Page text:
Treasury yields of all maturities are rising vs. the artificially suppressed ZIRP on the Fed Funds. This is by definition inflationary policy making. But in the example above, the 30 year yield has not risen vs. the 2 year yield. The implication being that inflationary concerns are well contained.
If long-term yields begin to out perform short-term yields, the resulting rise in the yield curve would indicate rising inflationary tensions along with systemic risk. The yellow highlighted area shows a 2 week pop in the ratio. There is as yet no trend change, however. Stay tuned. Gold should eventually follow the curve.
Early eLetter subscribers will remember the series of bear flags we warned about on HUI. The weekly chart above asks the question ‘is this another?’
Given the extremely negative gold bug sentiment backdrop and extremely positive Commitments of Traders data, any bottom attempt could be the bottom. Especially since the ‘low 200’s’ has been a downside target we have had on radar since the correction became ‘abnormal’ last year when HUI lost 460, which was then an important technical support level. The current bottom attempt is coming from a long term trend line from the beginning of the bull in 2000.
So it is a valid bottoming area and thus we give it a chance to prove itself. But thus far HUI is in week #4 of flag making and must make a strong move to break this flag to the upside soon or else the opposite will be likely. A bear market does not just end because we want it to end. It sets the terms and it eats hope alive. Risk management has been a life saver since last November and there is no reason to abandon it now.
Quite simply, the next rally or bull market in precious metals will likely be led by silver. The chart above shows a compellingly positive risk vs. reward in silver compared to 2011’s blow off, which came as the entire commodity complex flamed out with that particular inflationary hysteria (remember Bill Gross’ storied short position in the long bond?).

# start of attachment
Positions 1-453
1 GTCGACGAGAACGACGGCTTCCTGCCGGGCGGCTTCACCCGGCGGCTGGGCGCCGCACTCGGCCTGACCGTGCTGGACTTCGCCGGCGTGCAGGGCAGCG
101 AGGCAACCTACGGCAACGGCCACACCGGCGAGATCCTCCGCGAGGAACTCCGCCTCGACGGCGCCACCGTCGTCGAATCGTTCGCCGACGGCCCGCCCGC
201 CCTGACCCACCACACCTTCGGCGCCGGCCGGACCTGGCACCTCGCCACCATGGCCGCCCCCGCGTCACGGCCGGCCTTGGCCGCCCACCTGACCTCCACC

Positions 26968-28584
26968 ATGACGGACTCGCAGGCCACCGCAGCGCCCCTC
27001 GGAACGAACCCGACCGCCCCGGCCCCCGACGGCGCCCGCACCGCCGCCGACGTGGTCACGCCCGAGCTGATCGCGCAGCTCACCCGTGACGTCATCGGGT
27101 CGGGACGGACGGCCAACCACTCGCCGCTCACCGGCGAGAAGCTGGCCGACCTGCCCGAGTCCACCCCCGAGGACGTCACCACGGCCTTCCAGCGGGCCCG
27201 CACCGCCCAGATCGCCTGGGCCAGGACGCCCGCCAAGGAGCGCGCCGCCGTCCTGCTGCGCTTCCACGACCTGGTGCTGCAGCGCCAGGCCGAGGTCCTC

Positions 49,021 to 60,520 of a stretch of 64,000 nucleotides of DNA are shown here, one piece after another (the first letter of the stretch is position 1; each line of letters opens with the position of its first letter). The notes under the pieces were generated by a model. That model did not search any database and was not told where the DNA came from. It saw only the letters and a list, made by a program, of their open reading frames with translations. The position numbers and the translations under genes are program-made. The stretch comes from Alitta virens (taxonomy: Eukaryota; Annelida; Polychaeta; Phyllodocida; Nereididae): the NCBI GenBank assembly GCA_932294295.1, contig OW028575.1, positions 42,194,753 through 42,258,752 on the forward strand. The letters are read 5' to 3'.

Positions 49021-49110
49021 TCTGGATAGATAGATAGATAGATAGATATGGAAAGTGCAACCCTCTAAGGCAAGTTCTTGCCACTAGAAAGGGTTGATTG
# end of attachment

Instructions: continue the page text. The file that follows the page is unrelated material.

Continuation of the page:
But the big picture support zone is rather thick. If silver has not already bottomed, a final phase of bearishness could bring much angst for people going all in now.
I am a believer in equal and opposite conditions where asset markets are concerned. The current over sold condition in silver is not yet quite as painful as the over bought euphoria was in 2011 when viewing the RSI in the lower panel. This is not to say silver has not already bottomed. But it is to say be prepared for anything.
Quite simply the broad CCI commodity index is at critical support and must bounce at the 500 area or else a continued deflationary phase will be indicated.
Bringing today’s letter back to its open, the ‘taper to carry’ scenario represents what I believe is the next phase of the inflation attempt with the banks benefiting from a profit motive to get the ZIRP funds out to Main Street (borrow nearly for free and lend at a mark up). But thus far the deflationary pull has overwhelmed inflationary inputs with only the US stock market benefiting from the resulting ‘just right’ Goldilocks scenario.
While I believe trends are creeping toward a new phase where inflationary dynamics gain strength, there is little indication that it is gaining strength as of now.